Existing deicing technologies involving chloride and heating wires have limitations such as reduced durability of roads and surrounding structures, and high labor requirements and maintenance costs. Hence, in this study, we performed indoor experiments, numerical analyses, and field tests to examine the efficiency of deicing using carbon nanotubes (CNTs) to overcome these limitations. For indoor experiments, a CNT was inserted into the center of a concrete sample and then heated to 60 °C while maintaining the ambient and internal temperatures of the sample at -10 °C using a refrigeration chamber. Numerical analysis considering thermal conductivity was performed based on the indoor experimental results. Using the calculation results, field tests were conducted, and the thermal conduction performance of the heating element was examined. Results showed that the surface temperature between the heating elements exceeded 0 °C. Moreover, we found that the effective heating distance of the heating elements should be 20-30 cm for effective thermal overlap through the indoor experiments. Additionally, the numerical analysis results indicated that the effective heating distance increased to 100 cm when the heating element temperature and experiment time were increased. Field test results showed that 62 cm-deep snow melted between the heating elements (100 cm), thus, verifying the possibility of deicing.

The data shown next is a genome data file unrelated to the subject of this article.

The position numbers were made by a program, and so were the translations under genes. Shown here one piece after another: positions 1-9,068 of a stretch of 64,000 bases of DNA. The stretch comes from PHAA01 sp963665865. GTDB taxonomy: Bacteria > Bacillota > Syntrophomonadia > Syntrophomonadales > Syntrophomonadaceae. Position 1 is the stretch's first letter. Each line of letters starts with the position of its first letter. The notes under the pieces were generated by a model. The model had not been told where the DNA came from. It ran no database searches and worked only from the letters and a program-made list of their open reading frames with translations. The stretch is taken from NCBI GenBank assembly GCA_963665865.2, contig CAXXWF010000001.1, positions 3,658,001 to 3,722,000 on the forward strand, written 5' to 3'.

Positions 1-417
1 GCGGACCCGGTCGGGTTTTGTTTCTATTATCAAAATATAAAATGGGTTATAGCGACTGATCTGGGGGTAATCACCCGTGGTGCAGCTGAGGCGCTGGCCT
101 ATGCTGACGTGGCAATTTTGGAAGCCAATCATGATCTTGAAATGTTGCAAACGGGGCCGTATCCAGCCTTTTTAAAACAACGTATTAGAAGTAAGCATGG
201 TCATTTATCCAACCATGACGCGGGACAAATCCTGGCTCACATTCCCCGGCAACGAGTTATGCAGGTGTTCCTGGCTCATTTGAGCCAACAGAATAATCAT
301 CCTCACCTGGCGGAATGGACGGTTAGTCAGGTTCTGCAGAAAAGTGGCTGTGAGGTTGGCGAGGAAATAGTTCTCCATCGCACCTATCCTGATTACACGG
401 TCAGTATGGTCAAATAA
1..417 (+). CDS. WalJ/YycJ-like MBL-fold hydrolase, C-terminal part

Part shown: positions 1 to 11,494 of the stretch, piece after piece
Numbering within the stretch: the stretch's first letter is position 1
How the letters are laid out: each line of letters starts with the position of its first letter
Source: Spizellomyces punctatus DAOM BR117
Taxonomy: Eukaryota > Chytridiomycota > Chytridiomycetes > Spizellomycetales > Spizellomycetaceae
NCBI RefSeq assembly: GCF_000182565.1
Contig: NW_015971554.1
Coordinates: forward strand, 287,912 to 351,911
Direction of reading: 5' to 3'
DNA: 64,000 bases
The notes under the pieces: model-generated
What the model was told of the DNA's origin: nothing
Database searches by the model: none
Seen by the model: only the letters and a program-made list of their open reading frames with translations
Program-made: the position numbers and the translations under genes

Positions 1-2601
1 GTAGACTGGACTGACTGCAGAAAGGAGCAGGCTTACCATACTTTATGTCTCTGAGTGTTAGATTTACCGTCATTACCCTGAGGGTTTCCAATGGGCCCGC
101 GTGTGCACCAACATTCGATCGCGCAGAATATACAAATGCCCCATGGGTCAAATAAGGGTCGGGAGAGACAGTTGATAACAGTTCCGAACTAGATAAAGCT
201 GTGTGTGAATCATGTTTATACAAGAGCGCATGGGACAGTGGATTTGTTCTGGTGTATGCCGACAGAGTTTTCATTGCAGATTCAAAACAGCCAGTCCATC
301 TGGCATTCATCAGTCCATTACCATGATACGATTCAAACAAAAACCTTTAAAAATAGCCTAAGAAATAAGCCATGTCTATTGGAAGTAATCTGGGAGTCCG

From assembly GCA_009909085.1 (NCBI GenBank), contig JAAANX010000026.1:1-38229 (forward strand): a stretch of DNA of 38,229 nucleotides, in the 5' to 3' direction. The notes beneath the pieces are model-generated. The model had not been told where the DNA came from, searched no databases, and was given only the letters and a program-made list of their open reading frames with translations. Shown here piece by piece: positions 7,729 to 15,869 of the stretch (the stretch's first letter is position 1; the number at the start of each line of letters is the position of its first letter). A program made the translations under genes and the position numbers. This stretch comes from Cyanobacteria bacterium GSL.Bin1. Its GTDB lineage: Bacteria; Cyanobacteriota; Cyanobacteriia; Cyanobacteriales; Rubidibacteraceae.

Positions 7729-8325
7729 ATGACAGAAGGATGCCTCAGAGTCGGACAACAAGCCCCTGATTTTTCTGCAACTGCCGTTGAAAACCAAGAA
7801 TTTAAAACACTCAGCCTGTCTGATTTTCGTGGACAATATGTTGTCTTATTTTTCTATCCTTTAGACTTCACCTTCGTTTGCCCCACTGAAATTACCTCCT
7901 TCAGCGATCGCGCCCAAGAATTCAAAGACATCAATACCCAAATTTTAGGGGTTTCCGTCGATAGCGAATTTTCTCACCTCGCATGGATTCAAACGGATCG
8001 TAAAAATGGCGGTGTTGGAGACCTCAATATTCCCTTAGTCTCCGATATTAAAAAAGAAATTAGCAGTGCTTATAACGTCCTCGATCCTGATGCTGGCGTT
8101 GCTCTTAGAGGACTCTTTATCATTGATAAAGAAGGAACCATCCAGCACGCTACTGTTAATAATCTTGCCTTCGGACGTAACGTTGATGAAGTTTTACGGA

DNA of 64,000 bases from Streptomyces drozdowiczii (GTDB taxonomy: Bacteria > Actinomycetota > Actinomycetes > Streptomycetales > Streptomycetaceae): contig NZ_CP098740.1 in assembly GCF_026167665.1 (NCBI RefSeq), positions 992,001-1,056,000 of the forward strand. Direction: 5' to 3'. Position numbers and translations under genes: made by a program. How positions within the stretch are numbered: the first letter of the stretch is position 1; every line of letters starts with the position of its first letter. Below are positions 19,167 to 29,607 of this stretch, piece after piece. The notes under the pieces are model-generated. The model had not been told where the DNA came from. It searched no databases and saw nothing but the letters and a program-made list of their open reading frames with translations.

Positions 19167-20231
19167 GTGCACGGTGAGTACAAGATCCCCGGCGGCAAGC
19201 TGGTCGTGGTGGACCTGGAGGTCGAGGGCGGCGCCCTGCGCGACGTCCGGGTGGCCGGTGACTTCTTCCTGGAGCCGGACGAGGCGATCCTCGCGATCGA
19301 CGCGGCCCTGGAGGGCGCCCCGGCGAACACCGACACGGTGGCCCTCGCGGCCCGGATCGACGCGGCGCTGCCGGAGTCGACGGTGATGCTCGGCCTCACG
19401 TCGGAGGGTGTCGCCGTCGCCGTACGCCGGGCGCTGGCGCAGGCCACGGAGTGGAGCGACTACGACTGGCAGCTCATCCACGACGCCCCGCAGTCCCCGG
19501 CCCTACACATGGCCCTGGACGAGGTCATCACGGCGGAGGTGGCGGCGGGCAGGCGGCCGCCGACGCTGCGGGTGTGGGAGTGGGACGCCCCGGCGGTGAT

Keywords: carbon nanotubes; concrete beam; deicing technology; heating element.